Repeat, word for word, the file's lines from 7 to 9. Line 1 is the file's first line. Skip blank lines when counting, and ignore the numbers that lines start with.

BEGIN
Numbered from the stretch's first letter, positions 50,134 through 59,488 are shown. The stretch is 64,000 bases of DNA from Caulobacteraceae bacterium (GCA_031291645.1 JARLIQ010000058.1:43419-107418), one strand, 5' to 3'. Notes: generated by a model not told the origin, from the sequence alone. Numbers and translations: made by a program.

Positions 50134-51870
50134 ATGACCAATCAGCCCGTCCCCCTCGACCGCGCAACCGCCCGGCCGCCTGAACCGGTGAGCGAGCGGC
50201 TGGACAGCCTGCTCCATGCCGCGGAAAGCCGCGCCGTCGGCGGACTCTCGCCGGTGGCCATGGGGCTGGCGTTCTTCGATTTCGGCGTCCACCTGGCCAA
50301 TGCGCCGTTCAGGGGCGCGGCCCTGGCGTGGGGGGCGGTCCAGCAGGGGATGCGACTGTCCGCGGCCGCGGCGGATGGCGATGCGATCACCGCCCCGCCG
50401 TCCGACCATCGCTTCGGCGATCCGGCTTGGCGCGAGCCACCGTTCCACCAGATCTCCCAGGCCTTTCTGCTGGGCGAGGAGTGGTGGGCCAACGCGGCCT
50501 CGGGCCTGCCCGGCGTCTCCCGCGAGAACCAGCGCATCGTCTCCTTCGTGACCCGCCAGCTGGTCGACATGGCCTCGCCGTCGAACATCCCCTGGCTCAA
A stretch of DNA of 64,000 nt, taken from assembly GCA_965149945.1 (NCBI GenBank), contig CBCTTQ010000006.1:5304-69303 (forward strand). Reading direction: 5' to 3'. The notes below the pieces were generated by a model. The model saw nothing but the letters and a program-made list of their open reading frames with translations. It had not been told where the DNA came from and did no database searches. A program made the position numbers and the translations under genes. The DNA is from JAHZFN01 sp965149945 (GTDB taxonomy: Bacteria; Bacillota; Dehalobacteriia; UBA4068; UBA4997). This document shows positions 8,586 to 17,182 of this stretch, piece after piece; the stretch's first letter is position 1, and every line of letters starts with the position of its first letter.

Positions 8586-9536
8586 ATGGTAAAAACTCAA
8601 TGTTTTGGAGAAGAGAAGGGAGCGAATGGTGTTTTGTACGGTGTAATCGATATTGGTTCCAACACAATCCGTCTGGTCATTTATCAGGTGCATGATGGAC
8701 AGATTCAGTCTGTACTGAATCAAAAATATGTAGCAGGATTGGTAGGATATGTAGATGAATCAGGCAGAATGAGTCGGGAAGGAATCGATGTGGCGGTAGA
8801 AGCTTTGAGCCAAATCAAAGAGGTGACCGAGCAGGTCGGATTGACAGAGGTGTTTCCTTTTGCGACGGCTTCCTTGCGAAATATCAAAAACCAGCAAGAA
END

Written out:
50501 CGGGCCTGCCCGGCGTCTCCCGCGAGAACCAGCGCATCGTCTCCTTCGTGACCCGCCAGCTGGTCGACATGGCCTCGCCGTCGAACATCCCCTGGCTCAA
A stretch of DNA of 64,000 nt, taken from assembly GCA_965149945.1 (NCBI GenBank), contig CBCTTQ010000006.1:5304-69303 (forward strand). Reading direction: 5' to 3'. The notes below the pieces were generated by a model. The model saw nothing but the letters and a program-made list of their open reading frames with translations. It had not been told where the DNA came from and did no database searches. A program made the position numbers and the translations under genes. The DNA is from JAHZFN01 sp965149945 (GTDB taxonomy: Bacteria; Bacillota; Dehalobacteriia; UBA4068; UBA4997). This document shows positions 8,586 to 17,182 of this stretch, piece after piece; the stretch's first letter is position 1, and every line of letters starts with the position of its first letter.

Positions 8586-9536